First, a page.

Omar Shargawi, born to a Danish mother and Palestinian father, won two prizes for his debut film, Ma Salama Jamil - Gå med fred Jamil (Go in peace Jamil) at the Göteborg International Film Festival.
Shargawi won the Church of Sweden Film Prize of 50,000 kroner (~$8000) for the dialog conducted about freedom and human dignity in the center of the film's themes of honor murder and revenge.
The Danish debut film also won the International Critic's aware, the Fipresci Award, for impressing with its energy, strength and originality and for dealing with actual and political subjects in a stirring and fascinating manner. The three members of the jury wrote that they were sure Shargawi will become one of the big names in Nordic films.
Jamil is in the middle of the circle, the violent and vicious circle of revenge and atonement. He knows he is responsible for his own future, for his little son, for his wife who doubts whether they can make a future together. An Arab story about age-old religious contradictions in a large Danish city.
Shargawi about his début film: 'Go with Peace Jamil is about Arab people in a Western country. The story is based on the cultural, religious and traumatic ballast many Middle Eastern refugees carry along when they arrive at their new home in the West.'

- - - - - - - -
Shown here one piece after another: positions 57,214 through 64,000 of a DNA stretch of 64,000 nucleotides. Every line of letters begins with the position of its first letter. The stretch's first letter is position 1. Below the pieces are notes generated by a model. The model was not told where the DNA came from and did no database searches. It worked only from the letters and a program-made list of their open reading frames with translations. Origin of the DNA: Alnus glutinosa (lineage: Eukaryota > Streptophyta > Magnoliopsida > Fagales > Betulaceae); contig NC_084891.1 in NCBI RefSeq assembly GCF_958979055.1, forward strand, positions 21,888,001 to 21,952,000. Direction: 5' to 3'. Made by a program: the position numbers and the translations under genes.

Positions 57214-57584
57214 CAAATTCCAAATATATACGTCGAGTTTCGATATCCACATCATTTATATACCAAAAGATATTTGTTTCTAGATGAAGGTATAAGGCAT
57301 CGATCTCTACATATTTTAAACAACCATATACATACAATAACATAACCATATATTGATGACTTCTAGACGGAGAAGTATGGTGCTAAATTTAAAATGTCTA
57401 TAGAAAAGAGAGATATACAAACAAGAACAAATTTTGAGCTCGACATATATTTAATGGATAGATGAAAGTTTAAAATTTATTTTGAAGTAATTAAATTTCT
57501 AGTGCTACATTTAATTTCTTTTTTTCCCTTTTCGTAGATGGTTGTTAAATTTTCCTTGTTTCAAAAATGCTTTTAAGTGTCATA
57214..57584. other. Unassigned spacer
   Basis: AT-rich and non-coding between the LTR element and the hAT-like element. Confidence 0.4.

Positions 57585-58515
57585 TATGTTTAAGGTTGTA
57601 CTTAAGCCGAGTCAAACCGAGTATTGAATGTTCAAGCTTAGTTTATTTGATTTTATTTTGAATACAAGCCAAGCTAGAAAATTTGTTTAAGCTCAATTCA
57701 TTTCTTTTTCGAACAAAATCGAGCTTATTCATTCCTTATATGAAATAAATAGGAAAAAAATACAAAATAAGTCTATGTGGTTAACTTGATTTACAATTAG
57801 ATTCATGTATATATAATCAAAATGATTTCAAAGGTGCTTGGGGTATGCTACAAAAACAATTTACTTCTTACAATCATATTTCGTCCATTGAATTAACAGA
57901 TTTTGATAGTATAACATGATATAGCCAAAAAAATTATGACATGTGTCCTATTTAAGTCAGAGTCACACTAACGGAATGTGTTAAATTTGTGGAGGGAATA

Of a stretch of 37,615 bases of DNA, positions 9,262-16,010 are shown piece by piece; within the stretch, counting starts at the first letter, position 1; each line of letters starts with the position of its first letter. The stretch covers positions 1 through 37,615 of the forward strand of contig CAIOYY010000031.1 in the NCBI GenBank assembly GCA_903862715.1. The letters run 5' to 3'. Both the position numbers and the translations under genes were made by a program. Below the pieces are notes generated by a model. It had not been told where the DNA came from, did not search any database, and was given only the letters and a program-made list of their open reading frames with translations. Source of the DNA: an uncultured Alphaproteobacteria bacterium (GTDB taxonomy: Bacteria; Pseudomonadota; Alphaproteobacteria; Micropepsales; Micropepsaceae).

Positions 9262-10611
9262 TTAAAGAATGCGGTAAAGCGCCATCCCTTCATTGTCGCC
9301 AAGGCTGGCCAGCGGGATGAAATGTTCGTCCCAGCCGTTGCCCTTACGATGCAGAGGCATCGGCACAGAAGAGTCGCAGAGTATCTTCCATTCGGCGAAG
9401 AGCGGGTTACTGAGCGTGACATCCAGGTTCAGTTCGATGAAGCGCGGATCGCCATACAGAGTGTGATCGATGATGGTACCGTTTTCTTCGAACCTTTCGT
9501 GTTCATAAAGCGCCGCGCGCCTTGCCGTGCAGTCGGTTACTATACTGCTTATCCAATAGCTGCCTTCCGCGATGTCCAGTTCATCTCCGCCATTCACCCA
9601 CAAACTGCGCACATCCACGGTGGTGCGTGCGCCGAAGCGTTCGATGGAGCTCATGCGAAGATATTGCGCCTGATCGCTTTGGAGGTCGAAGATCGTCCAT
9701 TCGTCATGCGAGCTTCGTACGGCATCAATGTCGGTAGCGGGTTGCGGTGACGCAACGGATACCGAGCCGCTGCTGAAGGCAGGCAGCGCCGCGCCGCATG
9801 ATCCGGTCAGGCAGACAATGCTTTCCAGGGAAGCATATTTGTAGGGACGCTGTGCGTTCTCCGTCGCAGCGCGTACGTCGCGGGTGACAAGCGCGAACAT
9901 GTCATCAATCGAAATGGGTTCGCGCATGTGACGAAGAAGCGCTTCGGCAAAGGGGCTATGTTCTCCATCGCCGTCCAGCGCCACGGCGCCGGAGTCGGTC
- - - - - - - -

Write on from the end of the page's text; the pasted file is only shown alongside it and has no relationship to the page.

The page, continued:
The gripping drama focuses on Jamil, an Arab young man in Copenhagen who is involved in settling old debts - unwillingly, but no less violently. With his colourful Arab cast, Shargawi sketches the Arab immigrant community in a large western city in a mature and self-assured way. Hardly a word of Danish is spoken. The tragedy is driven by the power of family bonds and the loyalty and self-sacrifice between friends, the religious boundaries within the Arab community and Jamil's love for his little son and his wife, from whom he has become alienated.
Shargawi: 'Somehow, I also let my story's characters spring out of peoples' prejudices about Arabs, but first of all I want to show that Arabs are not just bad-tempered maniacs with bombs around their waists. I want to get inside their minds and show the sorrow and privation many Middle East people feel. At the same time I would like to illustrate the beauty of the Arabic culture, the way the sophisticated Arabic language is being used and the warmth and tenderness, which exist between most Arabs.
Sources: Berlingske Tidende (Danish), International Film Festival Rotterdam (English)